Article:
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Ten Tips On Looking After Your Goalkeeping Gloves

It’s likely that your goalkeeper’s gloves will eventually be dirty, ripped and worn out. However, you can help the GK gloves last longer by implementing a few easy cleaning and preparation techniques.

In this guide to glove care, I will cover all you should know about extending the life of, and increasing the efficiency of the gloves you wear as goalkeepers.

1. Select the Best Latex for your needs.

It is important to select gloves that are made for the environment you’re playing in.

If you are only playing at a few times or not competitively then you can go with inexpensive latex for entry-level use — like Super Soft. Be aware that lower-end latex won’t stand up to the force of friction (particularly due to artificial surfaces) in conjunction with harsh weather conditions, or more expensive ones.

For those who regularly play on artificial or grass pitches it is cheaper to buy gloves that are able to stand up to abrasion and friction over an extended period of time. I would recommend Giga and Contact latex since it works very well on any surface and will not be able to perform when it’s wet or muddy.

2. Make sure you give New Gloves an initial Rinse

When you receive your new gloves, they’ll be accompanied by an enveloping plastic covering the palms of your latex (provided they’re high-quality). The film stops them from collecting dirt and dust in the manufacturing facility, as well as in the course of transport. You must take care when peeling off the material and then give your palms a thorough rinse using pure cold water to completely “activate” this latex. You should also make sure that there is no dirt stuck to your palms.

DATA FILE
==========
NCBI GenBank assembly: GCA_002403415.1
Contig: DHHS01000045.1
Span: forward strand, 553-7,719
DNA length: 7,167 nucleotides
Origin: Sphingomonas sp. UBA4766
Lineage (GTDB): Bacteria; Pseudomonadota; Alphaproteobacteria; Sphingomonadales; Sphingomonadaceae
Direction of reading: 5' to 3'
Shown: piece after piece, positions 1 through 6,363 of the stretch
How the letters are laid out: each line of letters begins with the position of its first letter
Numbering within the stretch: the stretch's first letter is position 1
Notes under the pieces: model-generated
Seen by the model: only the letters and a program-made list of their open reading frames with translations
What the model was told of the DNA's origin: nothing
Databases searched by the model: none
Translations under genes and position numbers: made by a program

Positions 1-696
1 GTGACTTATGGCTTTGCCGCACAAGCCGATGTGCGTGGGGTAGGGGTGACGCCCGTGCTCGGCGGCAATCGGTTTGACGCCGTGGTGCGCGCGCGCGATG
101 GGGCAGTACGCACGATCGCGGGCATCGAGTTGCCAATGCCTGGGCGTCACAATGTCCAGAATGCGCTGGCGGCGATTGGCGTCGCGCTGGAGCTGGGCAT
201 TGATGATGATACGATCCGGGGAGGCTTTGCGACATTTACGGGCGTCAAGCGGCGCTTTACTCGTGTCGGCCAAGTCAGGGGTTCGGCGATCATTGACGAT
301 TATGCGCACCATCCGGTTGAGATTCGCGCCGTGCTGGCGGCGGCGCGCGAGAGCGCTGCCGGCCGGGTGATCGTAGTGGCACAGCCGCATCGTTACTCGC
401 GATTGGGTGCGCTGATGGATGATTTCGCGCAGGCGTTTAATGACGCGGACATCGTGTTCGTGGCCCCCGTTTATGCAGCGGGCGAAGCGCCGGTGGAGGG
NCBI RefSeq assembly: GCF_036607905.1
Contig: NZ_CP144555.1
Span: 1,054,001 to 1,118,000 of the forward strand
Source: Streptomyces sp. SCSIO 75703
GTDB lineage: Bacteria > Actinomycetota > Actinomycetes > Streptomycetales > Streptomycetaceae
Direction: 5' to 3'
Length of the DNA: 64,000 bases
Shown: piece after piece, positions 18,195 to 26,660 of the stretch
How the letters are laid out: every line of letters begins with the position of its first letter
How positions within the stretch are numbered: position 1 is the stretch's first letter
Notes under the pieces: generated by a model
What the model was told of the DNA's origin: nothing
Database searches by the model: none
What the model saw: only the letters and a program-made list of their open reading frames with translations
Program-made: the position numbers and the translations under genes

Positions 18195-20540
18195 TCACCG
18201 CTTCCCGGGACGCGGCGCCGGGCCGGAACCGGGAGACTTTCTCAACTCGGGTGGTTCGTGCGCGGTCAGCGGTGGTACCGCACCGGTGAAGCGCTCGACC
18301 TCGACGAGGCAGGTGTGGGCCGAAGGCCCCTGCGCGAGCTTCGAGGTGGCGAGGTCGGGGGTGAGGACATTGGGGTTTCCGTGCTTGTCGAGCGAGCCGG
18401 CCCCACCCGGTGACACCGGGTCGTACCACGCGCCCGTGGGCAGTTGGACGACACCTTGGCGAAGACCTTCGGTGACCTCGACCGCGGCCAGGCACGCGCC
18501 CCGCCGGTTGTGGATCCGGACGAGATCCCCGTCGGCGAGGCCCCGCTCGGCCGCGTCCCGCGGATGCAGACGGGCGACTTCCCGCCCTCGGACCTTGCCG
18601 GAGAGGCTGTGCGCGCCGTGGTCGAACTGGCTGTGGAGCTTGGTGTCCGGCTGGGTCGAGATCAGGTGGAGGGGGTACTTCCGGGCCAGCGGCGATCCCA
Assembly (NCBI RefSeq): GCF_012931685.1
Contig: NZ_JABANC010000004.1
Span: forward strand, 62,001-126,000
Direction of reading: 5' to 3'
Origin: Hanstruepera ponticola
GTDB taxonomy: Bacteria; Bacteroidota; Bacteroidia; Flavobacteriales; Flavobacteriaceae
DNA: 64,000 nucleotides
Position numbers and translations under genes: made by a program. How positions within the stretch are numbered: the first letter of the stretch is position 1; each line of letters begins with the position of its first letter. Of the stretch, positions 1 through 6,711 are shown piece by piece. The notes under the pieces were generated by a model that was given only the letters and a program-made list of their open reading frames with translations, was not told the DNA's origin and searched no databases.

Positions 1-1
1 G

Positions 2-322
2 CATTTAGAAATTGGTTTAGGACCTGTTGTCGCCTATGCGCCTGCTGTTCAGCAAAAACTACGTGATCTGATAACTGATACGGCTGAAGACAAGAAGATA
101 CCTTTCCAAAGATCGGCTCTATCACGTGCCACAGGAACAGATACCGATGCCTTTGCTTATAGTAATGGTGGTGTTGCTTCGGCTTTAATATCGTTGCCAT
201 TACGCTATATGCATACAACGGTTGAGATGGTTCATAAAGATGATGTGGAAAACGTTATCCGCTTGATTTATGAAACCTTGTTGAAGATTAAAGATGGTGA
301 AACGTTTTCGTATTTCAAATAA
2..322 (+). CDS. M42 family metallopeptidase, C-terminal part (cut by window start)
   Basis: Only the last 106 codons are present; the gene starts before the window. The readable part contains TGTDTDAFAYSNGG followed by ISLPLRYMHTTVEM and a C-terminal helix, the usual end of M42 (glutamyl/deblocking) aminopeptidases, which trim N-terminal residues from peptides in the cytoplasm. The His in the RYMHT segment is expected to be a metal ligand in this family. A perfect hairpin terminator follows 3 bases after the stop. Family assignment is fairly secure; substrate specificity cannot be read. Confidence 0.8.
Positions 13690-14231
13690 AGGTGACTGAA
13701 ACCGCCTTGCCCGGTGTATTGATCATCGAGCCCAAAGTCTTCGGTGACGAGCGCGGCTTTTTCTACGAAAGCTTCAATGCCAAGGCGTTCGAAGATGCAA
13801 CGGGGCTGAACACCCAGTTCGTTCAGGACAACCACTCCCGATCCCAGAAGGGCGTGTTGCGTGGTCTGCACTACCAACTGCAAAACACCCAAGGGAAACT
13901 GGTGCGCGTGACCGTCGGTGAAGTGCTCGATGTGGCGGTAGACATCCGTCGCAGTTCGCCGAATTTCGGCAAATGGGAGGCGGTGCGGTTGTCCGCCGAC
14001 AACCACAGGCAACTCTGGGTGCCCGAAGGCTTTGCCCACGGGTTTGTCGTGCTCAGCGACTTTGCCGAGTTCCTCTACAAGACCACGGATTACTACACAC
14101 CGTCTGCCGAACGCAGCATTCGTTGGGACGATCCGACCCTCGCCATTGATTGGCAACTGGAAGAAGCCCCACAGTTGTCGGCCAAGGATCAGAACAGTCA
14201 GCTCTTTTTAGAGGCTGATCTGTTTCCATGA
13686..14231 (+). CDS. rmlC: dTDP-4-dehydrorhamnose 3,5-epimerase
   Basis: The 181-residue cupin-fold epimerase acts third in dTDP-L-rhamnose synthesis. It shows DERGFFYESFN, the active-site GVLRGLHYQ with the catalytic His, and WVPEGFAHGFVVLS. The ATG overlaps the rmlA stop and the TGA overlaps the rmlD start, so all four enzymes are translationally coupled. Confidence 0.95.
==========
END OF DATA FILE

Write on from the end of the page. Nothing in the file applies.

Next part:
3. Learn to properly dive

How you swim can have an immense impact on the degradation of your glove.

If you continuously chase the ball while your hands are moving across the floor, then your method will cause wear and tear on your glove… that can be costly!

When you are diving towards the ground the hand you are using should be behind the ball, and the other over it. Your gloves should not (if even) touch the ground while you save. Your body is the one that absorbs the impact and is the reason that goalkeeper’s jerseys, shorts, and trousers have padding.

4. Get Up With Your Fist, not Palms

When playing, you need to be prepared to do everything you can to avoid goals. Sometimes, this means scratching your palms of your gloves onto the ground.

Goalkeeper gloves are made to stand up to the force and friction of the footballs hitting them. They are not designed to withstand the weight of your body’s weight on the abrasive surfaces of your playing field. Also, during training and warm-ups, make sure to protect your gloves by breaking the habit of lifting them off the ground using your hands to stand up. Instead, you should clench your hands into a fist, then press up with only your backhand. The materials are more robust and less susceptible to breaking.

Why not stand up to practice with no hands in any way?

5. We recommend that you wear gloves with a dampener prior to and during Games

To ensure maximum grip, it is essential that your palms of latex are always clean and dry throughout the use. This will also extend the lifespan of your gloves.

The body heat, along with the outside temperature and humidity could dry your gloves. When dry latex is stretched while in use, it may be damaged and crack.